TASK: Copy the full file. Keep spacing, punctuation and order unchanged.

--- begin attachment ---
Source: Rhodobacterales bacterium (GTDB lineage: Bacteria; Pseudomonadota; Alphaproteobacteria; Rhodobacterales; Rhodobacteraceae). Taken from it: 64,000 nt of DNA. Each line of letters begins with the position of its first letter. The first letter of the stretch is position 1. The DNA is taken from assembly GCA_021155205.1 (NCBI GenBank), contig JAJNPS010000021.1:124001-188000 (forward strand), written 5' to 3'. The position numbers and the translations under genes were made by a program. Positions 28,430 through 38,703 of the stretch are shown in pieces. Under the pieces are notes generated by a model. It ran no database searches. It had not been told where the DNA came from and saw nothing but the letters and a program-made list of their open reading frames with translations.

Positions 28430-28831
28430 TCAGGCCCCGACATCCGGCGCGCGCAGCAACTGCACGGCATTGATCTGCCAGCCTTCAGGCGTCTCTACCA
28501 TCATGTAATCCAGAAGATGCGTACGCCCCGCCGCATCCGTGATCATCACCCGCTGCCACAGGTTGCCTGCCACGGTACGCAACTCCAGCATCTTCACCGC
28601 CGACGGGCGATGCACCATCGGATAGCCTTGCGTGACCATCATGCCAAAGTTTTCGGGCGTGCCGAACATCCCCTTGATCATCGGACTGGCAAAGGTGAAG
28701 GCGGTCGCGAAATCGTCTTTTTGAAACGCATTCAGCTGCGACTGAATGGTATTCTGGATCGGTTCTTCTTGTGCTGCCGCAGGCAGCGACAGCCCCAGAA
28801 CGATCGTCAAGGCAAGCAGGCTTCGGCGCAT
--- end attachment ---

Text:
Source: Rhodobacterales bacterium (GTDB lineage: Bacteria; Pseudomonadota; Alphaproteobacteria; Rhodobacterales; Rhodobacteraceae). Taken from it: 64,000 nt of DNA. Each line of letters begins with the position of its first letter. The first letter of the stretch is position 1. The DNA is taken from assembly GCA_021155205.1 (NCBI GenBank), contig JAJNPS010000021.1:124001-188000 (forward strand), written 5' to 3'. The position numbers and the translations under genes were made by a program. Positions 28,430 through 38,703 of the stretch are shown in pieces. Under the pieces are notes generated by a model. It ran no database searches. It had not been told where the DNA came from and saw nothing but the letters and a program-made list of their open reading frames with translations.

Positions 28430-28831
28430 TCAGGCCCCGACATCCGGCGCGCGCAGCAACTGCACGGCATTGATCTGCCAGCCTTCAGGCGTCTCTACCA
28501 TCATGTAATCCAGAAGATGCGTACGCCCCGCCGCATCCGTGATCATCACCCGCTGCCACAGGTTGCCTGCCACGGTACGCAACTCCAGCATCTTCACCGC
28601 CGACGGGCGATGCACCATCGGATAGCCTTGCGTGACCATCATGCCAAAGTTTTCGGGCGTGCCGAACATCCCCTTGATCATCGGACTGGCAAAGGTGAAG
28701 GCGGTCGCGAAATCGTCTTTTTGAAACGCATTCAGCTGCGACTGAATGGTATTCTGGATCGGTTCTTCTTGTGCTGCCGCAGGCAGCGACAGCCCCAGAA
28801 CGATCGTCAAGGCAAGCAGGCTTCGGCGCAT